Archive for the ‘small thoughts’ Tag

Small Thoughts   20 comments

This may end up being a recurring series on this blog, or more likely it will be a one off occurrence. I want, simply, to write out a series of small thoughts I’ve had in the last two days and provide them for comment, consideration, or even contempt, should these provoke such a response. (I hope they don’t provoke such a response.)

This, admittedly, is more a product of avoidance than it is significant insight. Over the next week or two, I plan to finally roll out introductory posts (or in one case, a re-introductory post) for the four categories of posting that will be my main focus in this year. However, my introductory post to How To Be Poor may take a bit more focus than I have in the next few hours before I head up to Cannon Beach to visit a friend who’s in town. I wanted to post something today, though, so here are a few small thoughts I’ve had in the last 48 hours.
 

The birds are out in force today. The snow we received earlier in the week has melted, the weather has turned to a combination of rain and warmth, and our little avian friends are exploring, with considerable spring in their hop. They’re all over the gardens, rooting around in both our bare and cover-cropped beds, no doubt searching out bugs and seed. This isn’t much of a surprise; I imagine they’re hungry after multiple days of snow-covered earth. All this rain, as well, has likely brought worms to the surface and unearthed quite a few other tasty morsels.

It’s a real joy to watch them bounce around and explore. This is one of my favorite sights on the farm, of these winged creatures foraging. There is something mesmerizing about the behavior—and very gladdening of the heart.
 

Gate

The approximate design of the gates I built on Thursday, with the difference being that mine were made of standard boards, rather than small, beautiful logs like this one. Also, I shamelessly stole this image from a blog post at idostuff.co.uk. Check them out.

Yesterday, I spent most of the day building wooden gates for Lance and Tammi. I had a demonstration gate from which to work—built by Lance—a series of boards, a pencil, a hammer, a bucket of nails, and a miter saw. Each gate looked much like the gate at left, except made from more standard boards rather than fantastic, small salvaged logs. The gates will be used for lambing season, which is around April over at Lance and Tammi’s as opposed to right now at Meadow Harvest. (The many baby lambs there are incomprehensibly adorable.)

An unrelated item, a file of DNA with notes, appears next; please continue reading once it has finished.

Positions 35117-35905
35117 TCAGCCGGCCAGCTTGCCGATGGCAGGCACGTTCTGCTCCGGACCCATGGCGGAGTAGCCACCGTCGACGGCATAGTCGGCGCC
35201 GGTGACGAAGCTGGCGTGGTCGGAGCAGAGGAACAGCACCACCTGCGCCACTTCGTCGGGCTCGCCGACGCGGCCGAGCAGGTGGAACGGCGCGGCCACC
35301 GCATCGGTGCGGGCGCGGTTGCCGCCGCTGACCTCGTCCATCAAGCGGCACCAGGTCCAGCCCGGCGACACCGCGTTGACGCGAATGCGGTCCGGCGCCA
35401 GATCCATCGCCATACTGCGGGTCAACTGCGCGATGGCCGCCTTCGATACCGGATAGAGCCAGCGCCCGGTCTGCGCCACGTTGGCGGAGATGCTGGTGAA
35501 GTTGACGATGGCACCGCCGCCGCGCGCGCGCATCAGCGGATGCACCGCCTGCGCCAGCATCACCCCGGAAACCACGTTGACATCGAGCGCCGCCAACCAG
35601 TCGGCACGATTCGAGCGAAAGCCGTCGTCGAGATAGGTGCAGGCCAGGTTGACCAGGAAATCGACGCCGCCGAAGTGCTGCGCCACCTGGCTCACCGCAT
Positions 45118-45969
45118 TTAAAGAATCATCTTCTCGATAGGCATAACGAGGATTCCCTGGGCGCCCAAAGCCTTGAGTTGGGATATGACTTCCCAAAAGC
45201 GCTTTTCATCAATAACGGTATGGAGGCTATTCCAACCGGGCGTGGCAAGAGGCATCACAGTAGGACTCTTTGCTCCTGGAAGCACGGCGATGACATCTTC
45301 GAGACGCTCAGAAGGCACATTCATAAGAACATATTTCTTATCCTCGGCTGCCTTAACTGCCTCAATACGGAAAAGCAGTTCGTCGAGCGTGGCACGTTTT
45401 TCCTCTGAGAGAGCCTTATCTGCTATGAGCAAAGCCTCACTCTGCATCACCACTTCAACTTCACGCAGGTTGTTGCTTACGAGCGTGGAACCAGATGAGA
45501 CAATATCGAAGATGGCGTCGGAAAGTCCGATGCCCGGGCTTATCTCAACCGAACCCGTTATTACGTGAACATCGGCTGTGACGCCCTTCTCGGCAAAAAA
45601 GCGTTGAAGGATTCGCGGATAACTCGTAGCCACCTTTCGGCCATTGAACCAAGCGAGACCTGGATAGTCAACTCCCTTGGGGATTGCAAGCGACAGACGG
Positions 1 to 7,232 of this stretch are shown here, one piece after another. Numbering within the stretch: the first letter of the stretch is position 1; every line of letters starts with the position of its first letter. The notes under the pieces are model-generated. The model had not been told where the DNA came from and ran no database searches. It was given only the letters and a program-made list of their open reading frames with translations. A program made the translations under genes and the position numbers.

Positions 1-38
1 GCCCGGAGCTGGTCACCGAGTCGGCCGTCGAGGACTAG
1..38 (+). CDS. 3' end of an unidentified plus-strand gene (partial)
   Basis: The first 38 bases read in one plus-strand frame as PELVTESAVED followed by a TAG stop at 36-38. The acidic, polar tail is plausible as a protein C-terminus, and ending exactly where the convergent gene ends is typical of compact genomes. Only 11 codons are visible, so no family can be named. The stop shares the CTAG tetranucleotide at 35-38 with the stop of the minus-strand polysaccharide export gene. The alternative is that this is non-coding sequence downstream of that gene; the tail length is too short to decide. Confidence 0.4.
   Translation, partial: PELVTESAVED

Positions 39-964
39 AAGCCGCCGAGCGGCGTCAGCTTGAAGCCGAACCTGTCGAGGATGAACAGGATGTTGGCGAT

Over the course of the day, I made seven gates. I managed to get the process down quite well and really enjoyed the process of hammering endlessly at nails, marking the wood, buzzing the miter saw, watching the familiar shape take form. I have built few things in my life, not having grown up with much craftsmanship happening in our household and having worked retail jobs before starting to farm. I know this isn’t an original thought, but there is something very satisfying about constructing real, physical, useful items by hand. It feels productive in the best of ways. It feels like real, good work. And it is good, as the gates will prove useful tools, utilized in the service of raising healthy lambs and feeding the community. They were made with a mix of spare and low-cost materials and human labor—and they’re simple, attractive and functional. In an age when that often is not the case, I felt a real satisfaction crafting such tools.